Hiroshi "Hershey" Miyamura oral history interview, part 5 of 5, July 24, 2004


Dublin Core


Hiroshi "Hershey" Miyamura said during his POW camp experience, he had a positive outlook and had something to look forward to at home that helped him survive.

Hershey's wife, Terry, learned he was a POW in 1952 when the government released the names of the POWs. Hershey was allowed to write letters to Terry. However, the Chinese government censored the letters.

Hershey made friends at the POW camp. He learned to sing Japanese songs and Hiragana. To help pass the time, Hershey and other POWs discussed food shared recipes.

During the first month in camp, everyone went through interrogation and wrote an autobiography. The camp Hershey was at was also known as a reactionary camp. Hershey and the other POWs were given communist literature and had discussions.

Hershey learned they would be released. He recalls crossing the border and seeing the American flag. Hershey was in a state of shock because for a year and a half, he heard they would be going home, and now it was happening.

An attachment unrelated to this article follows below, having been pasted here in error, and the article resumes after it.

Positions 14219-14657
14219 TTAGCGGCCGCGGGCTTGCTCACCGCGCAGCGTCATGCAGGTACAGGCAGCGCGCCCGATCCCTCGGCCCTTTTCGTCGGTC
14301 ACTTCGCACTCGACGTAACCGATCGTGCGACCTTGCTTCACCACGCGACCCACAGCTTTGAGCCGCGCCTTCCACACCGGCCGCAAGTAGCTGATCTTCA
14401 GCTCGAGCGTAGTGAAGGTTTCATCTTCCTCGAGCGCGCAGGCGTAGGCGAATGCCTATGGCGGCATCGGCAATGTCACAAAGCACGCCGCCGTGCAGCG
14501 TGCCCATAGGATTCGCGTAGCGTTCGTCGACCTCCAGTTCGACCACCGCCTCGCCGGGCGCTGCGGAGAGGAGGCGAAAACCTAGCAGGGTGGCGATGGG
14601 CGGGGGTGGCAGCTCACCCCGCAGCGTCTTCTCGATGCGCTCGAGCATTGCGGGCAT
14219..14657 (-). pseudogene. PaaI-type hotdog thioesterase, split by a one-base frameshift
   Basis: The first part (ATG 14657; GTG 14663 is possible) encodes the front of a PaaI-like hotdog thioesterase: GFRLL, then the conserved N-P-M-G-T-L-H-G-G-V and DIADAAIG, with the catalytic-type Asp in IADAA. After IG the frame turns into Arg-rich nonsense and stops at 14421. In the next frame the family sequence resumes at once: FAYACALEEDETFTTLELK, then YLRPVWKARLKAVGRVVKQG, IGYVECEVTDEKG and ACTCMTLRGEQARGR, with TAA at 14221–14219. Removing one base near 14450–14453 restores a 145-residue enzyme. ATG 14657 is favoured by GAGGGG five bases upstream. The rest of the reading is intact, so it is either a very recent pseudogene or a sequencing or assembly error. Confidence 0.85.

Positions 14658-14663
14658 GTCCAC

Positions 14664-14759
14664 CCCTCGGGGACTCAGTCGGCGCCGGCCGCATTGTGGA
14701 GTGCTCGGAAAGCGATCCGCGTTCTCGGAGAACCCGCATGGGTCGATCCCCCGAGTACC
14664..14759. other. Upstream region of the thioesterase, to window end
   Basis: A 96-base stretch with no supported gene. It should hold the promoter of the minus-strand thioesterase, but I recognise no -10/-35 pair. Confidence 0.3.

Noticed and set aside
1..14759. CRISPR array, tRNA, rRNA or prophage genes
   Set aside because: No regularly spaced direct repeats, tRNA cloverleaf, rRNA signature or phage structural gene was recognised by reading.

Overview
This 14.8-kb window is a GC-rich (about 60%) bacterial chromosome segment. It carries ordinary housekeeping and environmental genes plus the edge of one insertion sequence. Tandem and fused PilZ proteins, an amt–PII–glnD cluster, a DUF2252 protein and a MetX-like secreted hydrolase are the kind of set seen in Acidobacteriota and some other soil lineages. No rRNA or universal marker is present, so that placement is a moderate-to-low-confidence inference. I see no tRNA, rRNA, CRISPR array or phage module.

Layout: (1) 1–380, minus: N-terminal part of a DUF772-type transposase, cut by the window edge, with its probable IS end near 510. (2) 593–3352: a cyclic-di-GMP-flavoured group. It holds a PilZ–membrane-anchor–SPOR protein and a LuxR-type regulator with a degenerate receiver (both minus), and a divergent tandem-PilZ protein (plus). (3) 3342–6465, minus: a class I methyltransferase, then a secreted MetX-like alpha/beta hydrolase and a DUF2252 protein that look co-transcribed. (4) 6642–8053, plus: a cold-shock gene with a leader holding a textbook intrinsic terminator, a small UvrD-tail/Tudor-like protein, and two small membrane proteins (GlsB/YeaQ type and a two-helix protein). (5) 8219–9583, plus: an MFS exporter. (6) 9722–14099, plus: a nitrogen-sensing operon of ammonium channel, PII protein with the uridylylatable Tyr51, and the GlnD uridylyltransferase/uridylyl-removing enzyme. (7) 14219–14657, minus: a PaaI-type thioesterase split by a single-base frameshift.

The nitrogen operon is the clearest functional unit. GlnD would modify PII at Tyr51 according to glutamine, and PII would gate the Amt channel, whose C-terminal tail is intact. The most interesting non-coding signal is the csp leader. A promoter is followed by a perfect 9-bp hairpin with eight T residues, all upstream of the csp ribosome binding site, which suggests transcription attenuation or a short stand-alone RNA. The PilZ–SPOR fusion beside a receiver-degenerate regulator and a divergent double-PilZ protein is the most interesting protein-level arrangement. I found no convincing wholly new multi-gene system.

After leaving the POW camp, Hershey spent a week in Inchon, Korea, before going home. In Gallup, Hershey was surprised by a welcoming parade with dignitaries, jets, and the Gallup community.

After receiving the Medal of Honor, Hershey's life changed. Being a Medal of Honor recipient, Hershey felt his duty was to show the country his gratitude and what the medal represents. The recognition signifies the millions of soldiers that survived and died for their service.

Post-war, Hershey worked a few jobs before working at a service station for 25 years. Terry has three children (two sons and one daughter) and four grandchildren. Hershey and Terry's children and grandchildren are doing well and are healthy.

Hershey wants to share with the future generations about voting and learning about the Korean War history. For the recipients who were upgraded to the Medal of Honor, Hershey felt it was too late, but it is better than not getting the recognition they deserve. All these men deserve citations and awards for their accomplishments.








Miyamura, Hiroshi "Hershey"; narrator, Yamazaki, Christine; interviewer, and Go For Broke National Education Center; publisher, “Hiroshi "Hershey" Miyamura oral history interview, part 5 of 5, July 24, 2004,” Japanese American Military History Collective, accessed March 3, 2024, https://ndajams.omeka.net/items/show/1058039.